Reform of police ‘must take inputs from public’

national July 09, 2017 01:00

By THE SUNDAY NATION

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A CIVIC GROUP has called for opinions of the public and junior police officers to be taken into consideration in the ongoing reform of the police force.



In a statement issued yesterday, the Network of People for Police Reform asked Prime Minister Prayut Chan-o-cha and the head of the government-appointed police reform committee, retired General Boonsang Niampradit, to make sure that inputs from the public and junior officers were not ignored.

The group suggested that of the nine months it has to complete its task, the panel should focus the first four months on gathering information from research papers on police reform, and listening to opinions from public members, junior police officers and investigators who would be affected by the reform.

The next three months should be spent on drafting the law for police reform, and the last two months on public hearings for additional revisions to the draft law, the group said.

The new Constitution requires that a committee is set up to reform the police force and that its task must be completed within a year after the new charter is promulgated.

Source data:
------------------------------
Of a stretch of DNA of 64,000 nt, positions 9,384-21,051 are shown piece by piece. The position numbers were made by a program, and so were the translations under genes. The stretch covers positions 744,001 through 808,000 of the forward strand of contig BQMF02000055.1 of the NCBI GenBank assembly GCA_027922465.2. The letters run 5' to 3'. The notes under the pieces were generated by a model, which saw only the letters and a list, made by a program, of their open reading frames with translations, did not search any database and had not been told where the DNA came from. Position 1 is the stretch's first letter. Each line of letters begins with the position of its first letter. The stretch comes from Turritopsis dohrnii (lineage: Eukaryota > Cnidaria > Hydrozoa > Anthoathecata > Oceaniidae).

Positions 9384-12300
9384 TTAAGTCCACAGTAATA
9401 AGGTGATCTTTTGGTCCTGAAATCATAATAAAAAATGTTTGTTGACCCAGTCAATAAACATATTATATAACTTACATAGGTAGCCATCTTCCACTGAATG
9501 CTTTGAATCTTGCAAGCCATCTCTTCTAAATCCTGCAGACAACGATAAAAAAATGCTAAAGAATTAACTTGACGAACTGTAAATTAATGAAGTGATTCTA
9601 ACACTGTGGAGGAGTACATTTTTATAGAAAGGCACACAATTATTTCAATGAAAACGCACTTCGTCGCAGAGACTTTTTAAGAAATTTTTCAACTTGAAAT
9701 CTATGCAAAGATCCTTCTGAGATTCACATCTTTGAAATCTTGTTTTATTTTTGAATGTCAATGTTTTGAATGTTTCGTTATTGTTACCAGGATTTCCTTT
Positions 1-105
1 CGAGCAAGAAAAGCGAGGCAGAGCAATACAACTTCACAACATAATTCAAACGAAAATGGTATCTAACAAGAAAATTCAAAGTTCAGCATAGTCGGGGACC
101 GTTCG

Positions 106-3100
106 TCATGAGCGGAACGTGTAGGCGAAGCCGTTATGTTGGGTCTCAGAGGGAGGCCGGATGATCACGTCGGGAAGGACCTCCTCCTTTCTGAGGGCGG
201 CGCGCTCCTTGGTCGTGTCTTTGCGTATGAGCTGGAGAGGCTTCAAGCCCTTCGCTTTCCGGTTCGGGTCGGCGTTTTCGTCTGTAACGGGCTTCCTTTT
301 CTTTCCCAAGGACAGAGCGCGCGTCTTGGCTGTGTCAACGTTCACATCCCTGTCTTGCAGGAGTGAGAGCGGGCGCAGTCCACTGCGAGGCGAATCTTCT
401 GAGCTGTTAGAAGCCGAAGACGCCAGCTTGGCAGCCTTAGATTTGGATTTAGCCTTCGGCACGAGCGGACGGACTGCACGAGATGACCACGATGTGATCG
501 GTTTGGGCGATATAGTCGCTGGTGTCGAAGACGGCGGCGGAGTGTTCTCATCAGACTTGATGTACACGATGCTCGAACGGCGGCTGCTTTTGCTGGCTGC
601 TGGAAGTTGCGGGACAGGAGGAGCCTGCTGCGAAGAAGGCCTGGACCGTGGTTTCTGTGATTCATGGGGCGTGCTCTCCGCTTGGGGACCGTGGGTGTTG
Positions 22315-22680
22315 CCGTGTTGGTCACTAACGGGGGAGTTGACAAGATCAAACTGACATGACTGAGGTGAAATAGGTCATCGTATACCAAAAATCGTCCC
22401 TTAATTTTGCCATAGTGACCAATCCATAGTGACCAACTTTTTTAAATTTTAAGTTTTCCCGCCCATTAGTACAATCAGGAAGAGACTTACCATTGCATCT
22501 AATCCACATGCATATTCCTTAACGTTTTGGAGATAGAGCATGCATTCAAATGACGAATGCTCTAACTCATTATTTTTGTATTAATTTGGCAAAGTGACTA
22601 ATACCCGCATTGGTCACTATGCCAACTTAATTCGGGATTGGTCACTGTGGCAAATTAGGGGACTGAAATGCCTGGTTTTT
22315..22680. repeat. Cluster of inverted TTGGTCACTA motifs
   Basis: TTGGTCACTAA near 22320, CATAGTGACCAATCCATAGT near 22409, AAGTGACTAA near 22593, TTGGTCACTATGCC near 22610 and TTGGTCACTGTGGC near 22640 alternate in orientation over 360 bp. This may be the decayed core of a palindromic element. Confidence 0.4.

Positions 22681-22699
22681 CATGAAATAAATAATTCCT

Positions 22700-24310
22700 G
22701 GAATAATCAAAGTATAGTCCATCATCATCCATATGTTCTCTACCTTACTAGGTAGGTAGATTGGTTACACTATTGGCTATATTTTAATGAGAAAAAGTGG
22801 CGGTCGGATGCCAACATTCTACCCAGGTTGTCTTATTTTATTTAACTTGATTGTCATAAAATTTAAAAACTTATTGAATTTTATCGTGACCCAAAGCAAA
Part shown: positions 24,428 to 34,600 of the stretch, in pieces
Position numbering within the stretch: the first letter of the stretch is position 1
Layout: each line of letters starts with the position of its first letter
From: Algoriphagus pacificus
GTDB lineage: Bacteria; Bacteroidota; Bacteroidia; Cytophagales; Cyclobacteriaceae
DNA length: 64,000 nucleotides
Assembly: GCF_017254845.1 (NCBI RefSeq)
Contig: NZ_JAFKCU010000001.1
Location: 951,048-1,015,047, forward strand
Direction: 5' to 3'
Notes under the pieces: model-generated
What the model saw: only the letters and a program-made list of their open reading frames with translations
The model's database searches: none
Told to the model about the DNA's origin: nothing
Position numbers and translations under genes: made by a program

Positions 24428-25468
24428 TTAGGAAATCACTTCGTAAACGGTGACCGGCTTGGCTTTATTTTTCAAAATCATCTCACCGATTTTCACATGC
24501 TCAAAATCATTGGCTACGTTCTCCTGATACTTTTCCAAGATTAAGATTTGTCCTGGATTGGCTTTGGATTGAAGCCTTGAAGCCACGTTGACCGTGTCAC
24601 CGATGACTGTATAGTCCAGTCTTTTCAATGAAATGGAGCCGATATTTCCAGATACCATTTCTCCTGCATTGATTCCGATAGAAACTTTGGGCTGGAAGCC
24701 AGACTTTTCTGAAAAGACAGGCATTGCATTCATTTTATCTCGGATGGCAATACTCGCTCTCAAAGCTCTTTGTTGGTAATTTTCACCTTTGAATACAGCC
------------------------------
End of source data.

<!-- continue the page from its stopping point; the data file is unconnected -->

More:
The new charter has been in effect since April 6 and the Cabinet set up the new committee just last week.

The clause on police reform states that if the committee fails to complete its task within the given time, all appointments and transfers of police personnel must be based on seniority only.

Manit Suksomjit, a senior journalist who is one of the 36 members of the police reform panel, said yesterday that the committee would spend the first two months gathering opinions from public members and analysing the research papers on the matter. 

It would spend the next three months drafting a new law and amending the relevant regulations to allow police reform.

The last four months would be spent on public hearings before the new legislation would be promulgated, according to Manit.

He said the committee might also need assistance from the junta in issuing some orders under Article 44 of the interim charter to help speed up its work.

The panel is to convene its first meeting on Wednesday at the Armed Forces Supreme Command. 

It will meet twice weekly at different locations to be determined later, according to Manit.

Meanwhile, Seree Suwanpanont, a member of the National Reform Steering Assembly, said yesterday that the reform measures should focus on how to ensure “real professionalism” within the police force.

He said that judging from the apparent determination of the reform members, he was optimistic that the latest effort to reform the police would succeed.

Democrat Party politician Wirat Kalayasiri, who is a legal expert, said public members have long called for reform of the police force. He also voiced support for the attempt to get rid of the practice of putting coveted police positions up for sale.

Wirat said that if promotions and appointments of police personnel were based on seniority, the practice of favouritism would be greatly reduced.

 

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